MEngM Required Course Descriptions
During the fall term, students take four courses—a total of 48 units. The following are required unless similar prior classes can be demonstrated:
2.810 Manufacturing Processes and Systems
Introduction to manufacturing systems and manufacturing processes including assembly, machining, injection molding, casting, thermoforming, and more. Emphasis on the relationship between physics and randomness to quality, rate, cost, and flexibility. Attention to the relationship between the process and the system, and the process and part design. Project (in small groups) requires fabrication (and some design) of a product using several different processes (as listed above).
2.854 Introduction to Manufacturing Systems
Provides ways to analyze manufacturing systems in terms of material flow and storage, information flow, capacities, and times and durations of events. Fundamental topics include probability, inventory and queuing models, forecasting, optimization, process analysis, and linear and dynamic systems. Factory planning and scheduling topics include flow planning, bottleneck characterization, buffer and batch-size tactics, seasonal planning, and dynamic behavior of production systems.
2.961 Management for Engineers
Provides an overview of management issues for graduate engineers. Topics approached in terms of career options as engineering practitioner, manager, and entrepreneur. Specific topics include semantics, finance, starting a company, and people management. Through selected readings from texts and cases, focus is on the development of individual skills and management tools. Requires student participation and discussion, term paper.
2.875 Mechanical Assemblies: Their Design, Manufacture, and Role in Product Development
Introduces mechanical and economic models of assemblies and assembly automation on two levels. Assembly in the small comprises basic engineering models of rigid and compliant part mating and explains the operation of the Remote Center Compliance. Assembly in the large takes a system view of assembly, including the notion of product architecture, feature-based design and computer models of assemblies, analysis of mechanical constraint, assembly sequence analysis, tolerances, system-level design for assembly and JIT methods, and economics of assembly automation. Case studies and current research included. Class exercises and homework include analyses of real assemblies, the mechanics of part mating, and a semester long project.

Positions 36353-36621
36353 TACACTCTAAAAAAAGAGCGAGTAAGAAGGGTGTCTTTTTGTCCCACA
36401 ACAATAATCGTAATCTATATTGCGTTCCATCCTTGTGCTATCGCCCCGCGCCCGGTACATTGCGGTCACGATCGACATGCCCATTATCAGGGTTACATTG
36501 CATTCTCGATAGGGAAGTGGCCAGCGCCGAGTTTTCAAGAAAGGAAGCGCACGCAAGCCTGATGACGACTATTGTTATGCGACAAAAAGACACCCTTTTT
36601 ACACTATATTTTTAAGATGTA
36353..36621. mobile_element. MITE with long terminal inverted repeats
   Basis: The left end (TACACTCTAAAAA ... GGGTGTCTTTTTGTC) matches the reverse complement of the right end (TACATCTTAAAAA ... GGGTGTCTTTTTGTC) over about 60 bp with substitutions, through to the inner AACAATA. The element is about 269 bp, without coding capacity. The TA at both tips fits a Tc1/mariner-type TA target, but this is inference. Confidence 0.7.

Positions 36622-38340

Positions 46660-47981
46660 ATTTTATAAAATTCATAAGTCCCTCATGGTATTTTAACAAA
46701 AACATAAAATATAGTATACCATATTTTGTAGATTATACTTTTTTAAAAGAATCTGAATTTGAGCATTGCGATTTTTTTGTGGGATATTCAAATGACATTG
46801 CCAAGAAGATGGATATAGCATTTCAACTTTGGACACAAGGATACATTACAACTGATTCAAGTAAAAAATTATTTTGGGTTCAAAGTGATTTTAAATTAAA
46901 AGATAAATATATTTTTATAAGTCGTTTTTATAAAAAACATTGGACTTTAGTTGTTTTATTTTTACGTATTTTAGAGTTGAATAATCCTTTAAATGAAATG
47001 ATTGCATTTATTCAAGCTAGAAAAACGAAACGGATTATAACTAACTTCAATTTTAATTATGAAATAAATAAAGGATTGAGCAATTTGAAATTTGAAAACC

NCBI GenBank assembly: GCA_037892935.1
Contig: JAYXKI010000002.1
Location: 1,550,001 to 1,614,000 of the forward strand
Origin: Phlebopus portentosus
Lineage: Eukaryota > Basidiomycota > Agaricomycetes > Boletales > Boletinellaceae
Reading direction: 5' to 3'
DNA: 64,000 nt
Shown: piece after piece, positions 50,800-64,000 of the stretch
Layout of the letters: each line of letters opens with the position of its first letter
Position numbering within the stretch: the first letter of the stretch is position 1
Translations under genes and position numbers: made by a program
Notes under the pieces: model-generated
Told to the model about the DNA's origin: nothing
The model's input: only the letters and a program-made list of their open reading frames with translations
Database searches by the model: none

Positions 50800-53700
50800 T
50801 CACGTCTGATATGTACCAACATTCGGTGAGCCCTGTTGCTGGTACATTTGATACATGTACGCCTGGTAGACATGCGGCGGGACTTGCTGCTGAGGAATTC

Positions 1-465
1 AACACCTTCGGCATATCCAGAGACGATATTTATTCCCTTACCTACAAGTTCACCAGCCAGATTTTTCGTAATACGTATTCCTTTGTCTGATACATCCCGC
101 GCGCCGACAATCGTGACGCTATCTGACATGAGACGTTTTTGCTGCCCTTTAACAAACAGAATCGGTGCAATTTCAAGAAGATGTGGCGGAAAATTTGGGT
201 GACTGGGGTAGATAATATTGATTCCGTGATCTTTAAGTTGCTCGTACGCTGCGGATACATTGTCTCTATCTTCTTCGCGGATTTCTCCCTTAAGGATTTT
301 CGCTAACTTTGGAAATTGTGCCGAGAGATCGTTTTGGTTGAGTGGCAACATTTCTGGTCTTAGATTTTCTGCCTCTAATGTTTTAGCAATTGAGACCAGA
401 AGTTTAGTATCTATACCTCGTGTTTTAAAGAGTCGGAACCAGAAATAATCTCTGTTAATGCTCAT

January Term (IAP)
In January, MST students begin their Group Projects in Industry. They also participate in other activities during this Independent Study Time.
During the spring term students take three courses and a seminar (a total of 39 units), and work on their Group Projects.
2.830J* Control of Manufacturing Processes
Statistical modeling and control in manufacturing processes. Use of experimental design and response surface modeling to understand manufacturing process physics. Defect and parametric yield modeling and optimization. Forms of process control, including statistical process control, run by run and adaptive control, and real-time feedback control. Application contexts include semiconductor manufacturing, conventional metal and polymer processing, and emerging micro-nano manufacturing processes.
ESD 267/268J Manufacturing System and Supply Chain Design
Focuses on decision making for system design, as it arises in manufacturing systems and supply chains. Students exposed to frameworks and models for structuring the key issues and trade-offs. Presents and discusses new opportunities, issues and concepts introduced by the internet and e-commerce. Introduces various models, methods and software tools for logistics network design, capacity planning and flexibility, make-buy, and integration with product development. Industry applications and cases illustrate concepts and challenges.
2.739J Product Design and Development
Covers modern tools and methods for product design and development. The cornerstone is a project in which teams of management, engineering, and industrial design students conceive, design, and prototype a physical product. Class sessions employ cases and hands-on exercises to reinforce the key ideas. Topics include: product planning, identifying customer needs, concept generation, product architecture, industrial design, concept design, and design-for-manufacturing.
2.888 Professional Seminar in Global Manufacturing and Entrepreneurship
Students also begin their thesis project in the spring. This thesis project continues through the summer term, when students participate in industry-based group projects. This full-time project gives students a chance to apply their understanding of manufacturing fundamentals to real problems and make real-world improvements in process, material flow and logistics.
The key activity of the summer is the Group Project. The full time work at the companies ends in the middle of August. The MIT Project Thesis is completed in late August.